The genie is out of the bottle. The rise of flexible and asynchronous working has irreversibly changed the way we think about time at work, but the reality is still catching up.
Throughout the course of history, new technologies have continually altered our relationship with time. The internet is no different, and has already transformed huge parts of our lives. Now, it is helping to drive a dramatic shift in the way we think about time at work.
Amidst the rise of remote work and distributed teams, employers and employees have realized that the traditional 9-5 is neither necessary, nor productive. Instead, asynchronous work is seen as the future, a system that allows people to get work done on their own schedules. In this new world, output is what matters, not how many hours you put in.
But the era of clock watching isn’t over quite yet, as old habits learned in the office are proving hard to kick. Digital presenteeism is running amok, as workers feel under pressure to be online at certain times, an issue that has been compounded by poor leadership and broken technology.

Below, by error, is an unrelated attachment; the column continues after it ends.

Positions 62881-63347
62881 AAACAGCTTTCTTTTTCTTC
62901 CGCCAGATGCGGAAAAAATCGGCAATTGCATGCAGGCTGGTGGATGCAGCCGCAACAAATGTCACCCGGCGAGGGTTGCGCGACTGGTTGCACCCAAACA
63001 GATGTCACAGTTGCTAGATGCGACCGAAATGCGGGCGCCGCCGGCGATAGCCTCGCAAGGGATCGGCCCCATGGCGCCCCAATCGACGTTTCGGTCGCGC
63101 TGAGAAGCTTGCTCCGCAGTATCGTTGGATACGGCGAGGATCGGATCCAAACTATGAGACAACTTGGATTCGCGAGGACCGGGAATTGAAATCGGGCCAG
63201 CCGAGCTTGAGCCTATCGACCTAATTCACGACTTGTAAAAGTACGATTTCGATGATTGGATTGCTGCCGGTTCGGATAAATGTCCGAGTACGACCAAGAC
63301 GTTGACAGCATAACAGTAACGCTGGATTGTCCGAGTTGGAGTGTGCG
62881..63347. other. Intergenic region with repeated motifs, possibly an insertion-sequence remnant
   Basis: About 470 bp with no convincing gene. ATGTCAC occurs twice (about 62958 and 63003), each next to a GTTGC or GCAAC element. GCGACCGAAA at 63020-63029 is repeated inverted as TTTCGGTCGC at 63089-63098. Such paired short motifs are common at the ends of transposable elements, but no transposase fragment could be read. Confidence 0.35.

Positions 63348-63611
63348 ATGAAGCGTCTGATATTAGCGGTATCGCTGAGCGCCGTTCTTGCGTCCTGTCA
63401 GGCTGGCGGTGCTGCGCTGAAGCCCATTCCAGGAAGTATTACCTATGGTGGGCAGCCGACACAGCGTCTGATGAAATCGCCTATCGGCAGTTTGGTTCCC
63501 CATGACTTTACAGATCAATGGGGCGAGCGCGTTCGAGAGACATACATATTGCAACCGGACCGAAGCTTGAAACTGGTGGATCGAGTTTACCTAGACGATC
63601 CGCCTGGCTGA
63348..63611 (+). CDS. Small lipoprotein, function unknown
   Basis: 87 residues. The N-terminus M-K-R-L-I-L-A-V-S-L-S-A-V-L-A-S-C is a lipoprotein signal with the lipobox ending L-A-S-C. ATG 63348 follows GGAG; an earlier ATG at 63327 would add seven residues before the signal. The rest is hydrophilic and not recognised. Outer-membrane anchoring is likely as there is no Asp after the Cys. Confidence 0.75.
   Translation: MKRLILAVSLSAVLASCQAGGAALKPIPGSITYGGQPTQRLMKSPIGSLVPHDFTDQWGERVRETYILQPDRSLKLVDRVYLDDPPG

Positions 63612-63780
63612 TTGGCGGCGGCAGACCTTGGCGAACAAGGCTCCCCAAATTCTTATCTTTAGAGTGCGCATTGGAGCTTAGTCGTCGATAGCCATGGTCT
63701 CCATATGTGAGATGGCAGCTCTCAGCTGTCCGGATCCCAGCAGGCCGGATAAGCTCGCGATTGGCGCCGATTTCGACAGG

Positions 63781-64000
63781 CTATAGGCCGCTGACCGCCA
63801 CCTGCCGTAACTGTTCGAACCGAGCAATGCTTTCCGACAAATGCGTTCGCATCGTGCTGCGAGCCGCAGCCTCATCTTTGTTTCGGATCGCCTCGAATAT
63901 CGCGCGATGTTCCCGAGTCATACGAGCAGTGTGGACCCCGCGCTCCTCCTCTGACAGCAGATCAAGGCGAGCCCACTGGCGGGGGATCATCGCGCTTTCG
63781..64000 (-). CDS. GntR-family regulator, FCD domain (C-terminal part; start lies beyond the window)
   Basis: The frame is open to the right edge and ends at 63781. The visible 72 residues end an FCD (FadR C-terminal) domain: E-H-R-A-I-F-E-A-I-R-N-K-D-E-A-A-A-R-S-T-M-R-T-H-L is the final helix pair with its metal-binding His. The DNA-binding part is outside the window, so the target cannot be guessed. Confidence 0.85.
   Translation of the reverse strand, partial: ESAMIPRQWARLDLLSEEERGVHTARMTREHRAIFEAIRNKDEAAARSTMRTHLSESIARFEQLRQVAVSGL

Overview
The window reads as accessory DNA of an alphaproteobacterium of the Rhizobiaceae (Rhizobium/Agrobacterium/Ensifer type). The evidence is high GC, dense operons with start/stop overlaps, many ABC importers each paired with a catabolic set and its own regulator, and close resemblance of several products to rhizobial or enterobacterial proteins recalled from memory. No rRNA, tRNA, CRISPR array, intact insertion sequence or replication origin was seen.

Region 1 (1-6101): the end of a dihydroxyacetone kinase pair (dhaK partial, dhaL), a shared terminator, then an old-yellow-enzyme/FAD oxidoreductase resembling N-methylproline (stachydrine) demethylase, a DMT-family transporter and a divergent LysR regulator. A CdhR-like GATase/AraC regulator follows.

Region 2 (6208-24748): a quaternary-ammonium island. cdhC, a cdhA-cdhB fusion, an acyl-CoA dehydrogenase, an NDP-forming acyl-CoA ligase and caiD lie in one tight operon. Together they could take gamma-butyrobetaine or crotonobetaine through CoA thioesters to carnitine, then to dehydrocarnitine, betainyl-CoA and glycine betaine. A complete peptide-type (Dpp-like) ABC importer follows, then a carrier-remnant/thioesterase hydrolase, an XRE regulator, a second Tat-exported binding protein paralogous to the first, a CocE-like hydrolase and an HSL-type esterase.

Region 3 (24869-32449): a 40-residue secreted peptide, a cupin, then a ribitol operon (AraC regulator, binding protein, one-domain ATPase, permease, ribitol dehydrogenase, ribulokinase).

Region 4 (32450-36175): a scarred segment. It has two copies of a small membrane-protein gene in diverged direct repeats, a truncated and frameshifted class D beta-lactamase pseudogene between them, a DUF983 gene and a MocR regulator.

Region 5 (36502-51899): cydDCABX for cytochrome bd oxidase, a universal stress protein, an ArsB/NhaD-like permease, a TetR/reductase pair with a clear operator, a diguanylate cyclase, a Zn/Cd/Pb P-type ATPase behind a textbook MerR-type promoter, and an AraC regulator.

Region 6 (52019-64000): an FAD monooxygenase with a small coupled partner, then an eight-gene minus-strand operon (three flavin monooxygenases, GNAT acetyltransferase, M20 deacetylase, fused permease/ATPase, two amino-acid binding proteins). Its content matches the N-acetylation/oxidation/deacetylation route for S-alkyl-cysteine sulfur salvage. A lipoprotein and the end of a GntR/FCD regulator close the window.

Companies can’t afford to get this wrong either. The best talent increasingly expects greater flexibility and, if they don’t get what they want, they’ll go elsewhere.
Interviewees featured are:
- Daphnée Laforest, Founder of Modern Leaders
- Darren Murph, Head of Remote at GitLab
- Julian Birkinshaw, Professor of Strategy and Entrepreneurship at London Business School
- Laïla von Alvensleben, Head of Culture and Collaboration at MURAL
- Oliver Harrison, founder and CEO of Koa Health
- Sheela Rubramanian, Vice President of Slack Future Forum
- Siobhan McKeown, COO at HumanMade